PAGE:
Wednesday, 20 January 2016


Times they are a-changing
And in North America? 

I had recent cause to consult the website of the Charity Commission for England and Wales. While I was there I looked up Conductive Education in its Registry:

My search brought up 19 charities (non-profits) identified as having been formally concerned with Conductive Education. See the complete list:

Of 19 charities registered in England and Wales in the years since the Foundation for Conductive Education led the way in 1986, 14 have now been removed from the register – only five remain.

Nothing of course is simple. At one point PACES SHEFFIELD and RAINBOW HOUSE have reconstituted under their original names, and therefore each appears on the list twice. PACE for example is not on this list, being a more general charity for children with cerebral palsy and other charities employing conductors either do so as part of providing a range or services or are defined according to the populations that they serves, e.g. children with cerebral palsy.

Granting this, and perhaps other provisos, the ratio of registered to deregistered charities in English charities with Conductive Education a defining feature is perhaps indicative... of something. But of what? Public definition or underlying realities? Perhaps such a rate has not been unique.

Is there 'a literature'? Some years ago (see below) David Dvorak surveyed the survival of CE centers in North America, drew conclusions and proposed action.

In England and Wales, new charities with a specific focus on CE are no longer being formed. For a variety of reasons, new conductive services in the UK operate as businesses, private practices, consultancies etc. A recent example:

Their survival rate will be important, perhaps vital for the sustained development of Conductive Education in the UK. It will be interesting to see whether they make their way successfully in the world as service-providers, either in collaboration with public services or wholly independently, without need for charitable fundraising – and, if so, discover how.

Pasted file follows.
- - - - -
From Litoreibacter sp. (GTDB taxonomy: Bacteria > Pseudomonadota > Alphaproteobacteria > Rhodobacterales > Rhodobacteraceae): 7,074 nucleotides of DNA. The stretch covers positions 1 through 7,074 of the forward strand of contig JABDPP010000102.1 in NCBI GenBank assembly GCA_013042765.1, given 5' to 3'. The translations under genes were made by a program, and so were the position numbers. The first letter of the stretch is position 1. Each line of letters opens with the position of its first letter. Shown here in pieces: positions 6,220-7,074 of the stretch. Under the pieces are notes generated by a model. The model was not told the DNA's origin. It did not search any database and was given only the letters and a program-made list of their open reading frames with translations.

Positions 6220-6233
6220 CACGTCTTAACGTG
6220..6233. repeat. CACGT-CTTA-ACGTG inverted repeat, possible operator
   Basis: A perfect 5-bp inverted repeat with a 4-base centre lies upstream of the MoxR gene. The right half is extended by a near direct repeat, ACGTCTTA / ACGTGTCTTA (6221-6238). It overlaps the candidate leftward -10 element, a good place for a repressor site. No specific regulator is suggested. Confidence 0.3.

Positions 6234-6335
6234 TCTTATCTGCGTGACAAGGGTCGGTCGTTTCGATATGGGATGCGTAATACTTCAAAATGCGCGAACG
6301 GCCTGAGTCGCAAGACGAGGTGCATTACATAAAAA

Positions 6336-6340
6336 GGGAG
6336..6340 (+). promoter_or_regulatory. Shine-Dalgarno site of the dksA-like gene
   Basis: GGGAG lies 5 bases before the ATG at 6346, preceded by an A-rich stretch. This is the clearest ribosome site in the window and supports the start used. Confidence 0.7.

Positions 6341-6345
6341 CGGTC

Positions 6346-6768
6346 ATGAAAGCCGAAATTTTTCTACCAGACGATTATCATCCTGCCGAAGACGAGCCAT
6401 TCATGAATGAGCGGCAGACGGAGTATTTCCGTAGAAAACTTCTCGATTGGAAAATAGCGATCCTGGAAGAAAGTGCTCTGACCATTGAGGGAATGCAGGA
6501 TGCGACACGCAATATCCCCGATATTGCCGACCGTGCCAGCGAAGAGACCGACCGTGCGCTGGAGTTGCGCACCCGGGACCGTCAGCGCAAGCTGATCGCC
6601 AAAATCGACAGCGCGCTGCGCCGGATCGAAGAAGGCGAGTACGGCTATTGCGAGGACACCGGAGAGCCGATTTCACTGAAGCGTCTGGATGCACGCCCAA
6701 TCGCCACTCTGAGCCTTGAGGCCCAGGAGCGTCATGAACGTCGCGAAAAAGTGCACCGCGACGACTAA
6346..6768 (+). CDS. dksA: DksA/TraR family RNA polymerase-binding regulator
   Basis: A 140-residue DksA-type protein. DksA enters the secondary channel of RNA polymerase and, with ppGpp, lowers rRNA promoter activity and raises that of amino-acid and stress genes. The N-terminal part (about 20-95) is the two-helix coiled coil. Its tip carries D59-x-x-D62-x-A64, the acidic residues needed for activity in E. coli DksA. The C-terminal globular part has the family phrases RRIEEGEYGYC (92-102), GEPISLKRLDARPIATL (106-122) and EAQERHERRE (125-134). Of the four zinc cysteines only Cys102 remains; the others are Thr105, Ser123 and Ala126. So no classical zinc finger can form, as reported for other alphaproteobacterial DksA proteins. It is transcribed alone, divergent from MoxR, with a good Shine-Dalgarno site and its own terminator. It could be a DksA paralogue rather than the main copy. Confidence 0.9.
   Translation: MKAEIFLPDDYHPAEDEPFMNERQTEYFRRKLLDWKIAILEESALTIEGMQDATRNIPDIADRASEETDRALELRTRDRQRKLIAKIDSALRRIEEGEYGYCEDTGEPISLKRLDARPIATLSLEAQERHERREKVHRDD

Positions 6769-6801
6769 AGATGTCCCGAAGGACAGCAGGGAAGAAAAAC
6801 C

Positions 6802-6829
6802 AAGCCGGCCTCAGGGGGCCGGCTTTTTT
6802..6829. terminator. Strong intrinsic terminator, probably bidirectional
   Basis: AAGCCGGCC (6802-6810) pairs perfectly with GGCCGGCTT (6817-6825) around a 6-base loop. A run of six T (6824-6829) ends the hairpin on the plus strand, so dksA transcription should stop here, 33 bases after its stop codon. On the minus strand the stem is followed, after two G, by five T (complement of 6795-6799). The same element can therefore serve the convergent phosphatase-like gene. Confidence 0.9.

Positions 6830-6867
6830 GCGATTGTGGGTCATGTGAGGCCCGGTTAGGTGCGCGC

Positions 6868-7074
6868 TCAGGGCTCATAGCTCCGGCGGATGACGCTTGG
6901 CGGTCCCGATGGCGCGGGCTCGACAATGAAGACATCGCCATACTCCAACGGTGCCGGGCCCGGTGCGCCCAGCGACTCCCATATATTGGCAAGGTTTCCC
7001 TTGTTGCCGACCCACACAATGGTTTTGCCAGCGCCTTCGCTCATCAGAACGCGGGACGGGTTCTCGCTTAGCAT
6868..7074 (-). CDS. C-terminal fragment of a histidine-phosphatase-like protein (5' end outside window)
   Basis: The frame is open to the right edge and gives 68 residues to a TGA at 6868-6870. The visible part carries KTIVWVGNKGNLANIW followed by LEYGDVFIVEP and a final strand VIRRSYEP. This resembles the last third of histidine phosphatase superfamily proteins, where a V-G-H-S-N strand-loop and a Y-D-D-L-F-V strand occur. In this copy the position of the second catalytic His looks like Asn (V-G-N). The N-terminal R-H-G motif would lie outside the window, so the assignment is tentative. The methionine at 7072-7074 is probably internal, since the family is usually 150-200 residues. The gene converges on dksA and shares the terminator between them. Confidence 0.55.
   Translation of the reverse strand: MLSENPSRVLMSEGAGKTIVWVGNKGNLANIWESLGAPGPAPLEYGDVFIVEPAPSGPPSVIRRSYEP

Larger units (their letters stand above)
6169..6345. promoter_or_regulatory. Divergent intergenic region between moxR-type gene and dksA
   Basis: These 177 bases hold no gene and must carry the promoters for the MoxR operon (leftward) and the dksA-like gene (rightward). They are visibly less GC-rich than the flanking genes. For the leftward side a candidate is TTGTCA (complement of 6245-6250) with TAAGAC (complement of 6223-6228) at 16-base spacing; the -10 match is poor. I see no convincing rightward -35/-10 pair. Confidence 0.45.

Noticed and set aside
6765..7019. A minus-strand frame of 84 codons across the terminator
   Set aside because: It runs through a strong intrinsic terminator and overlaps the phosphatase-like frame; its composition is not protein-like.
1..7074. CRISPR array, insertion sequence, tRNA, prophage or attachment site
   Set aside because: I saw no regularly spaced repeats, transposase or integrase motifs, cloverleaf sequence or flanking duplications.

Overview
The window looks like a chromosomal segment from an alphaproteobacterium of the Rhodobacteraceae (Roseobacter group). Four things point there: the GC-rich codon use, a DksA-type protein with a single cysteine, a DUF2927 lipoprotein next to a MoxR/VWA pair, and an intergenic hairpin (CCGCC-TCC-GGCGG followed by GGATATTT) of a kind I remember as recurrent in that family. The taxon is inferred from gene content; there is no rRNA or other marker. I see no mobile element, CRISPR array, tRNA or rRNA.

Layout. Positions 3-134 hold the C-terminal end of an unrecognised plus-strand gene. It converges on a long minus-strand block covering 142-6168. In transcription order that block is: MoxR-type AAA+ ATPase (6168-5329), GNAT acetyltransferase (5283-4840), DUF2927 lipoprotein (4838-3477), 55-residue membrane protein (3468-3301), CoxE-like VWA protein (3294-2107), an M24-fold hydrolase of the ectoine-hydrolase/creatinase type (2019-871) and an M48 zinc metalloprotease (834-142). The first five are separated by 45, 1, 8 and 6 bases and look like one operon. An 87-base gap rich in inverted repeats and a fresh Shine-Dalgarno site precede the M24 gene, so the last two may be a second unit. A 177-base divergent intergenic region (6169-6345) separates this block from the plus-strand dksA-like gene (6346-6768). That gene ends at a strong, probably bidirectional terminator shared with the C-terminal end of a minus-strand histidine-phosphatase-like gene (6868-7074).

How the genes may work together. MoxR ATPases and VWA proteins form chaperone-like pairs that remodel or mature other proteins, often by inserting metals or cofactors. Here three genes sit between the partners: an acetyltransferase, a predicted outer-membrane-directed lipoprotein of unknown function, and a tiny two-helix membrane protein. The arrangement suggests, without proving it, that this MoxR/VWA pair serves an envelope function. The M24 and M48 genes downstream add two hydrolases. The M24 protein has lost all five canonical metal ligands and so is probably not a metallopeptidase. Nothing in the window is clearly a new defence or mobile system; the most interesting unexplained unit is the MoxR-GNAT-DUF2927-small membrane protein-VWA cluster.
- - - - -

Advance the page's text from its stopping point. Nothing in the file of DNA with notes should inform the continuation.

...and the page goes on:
Comparative footnote: the US survey

With important provisos, the criteria, method, time-span etc. in David Dvorak's survey are not directly comparable with what little data are presented above for England and Wales, and his study is now quite old. Here is the abstract of his published report –
Abstract Development of Conductive Education services across North America has been driven by parents of children with motor disorders seeking to establish Conductive Education programs local to their homes. During 2006-7, some fifty programs were found in various listings. Only thirty were found to be operational, twenty-five of which responded to brief enquiry on the management challenges that they experienced. Center administrators’ responses clustered mainly in five areas, finance, conductors, overall management, leadership and marketing/publicity. Respondents also offered suggestions as to how these issues might be addressed, helping in the creation of a Management Report on Conductive Education Programs in North America.

I know of no other such surveys elsewhere – as ever I should be pleased to be proven wrong.


Dvorak, D. (2009) Management report: Conductive Education programs in North America, Recent Advances in Conductive Education, vol.7, no 2

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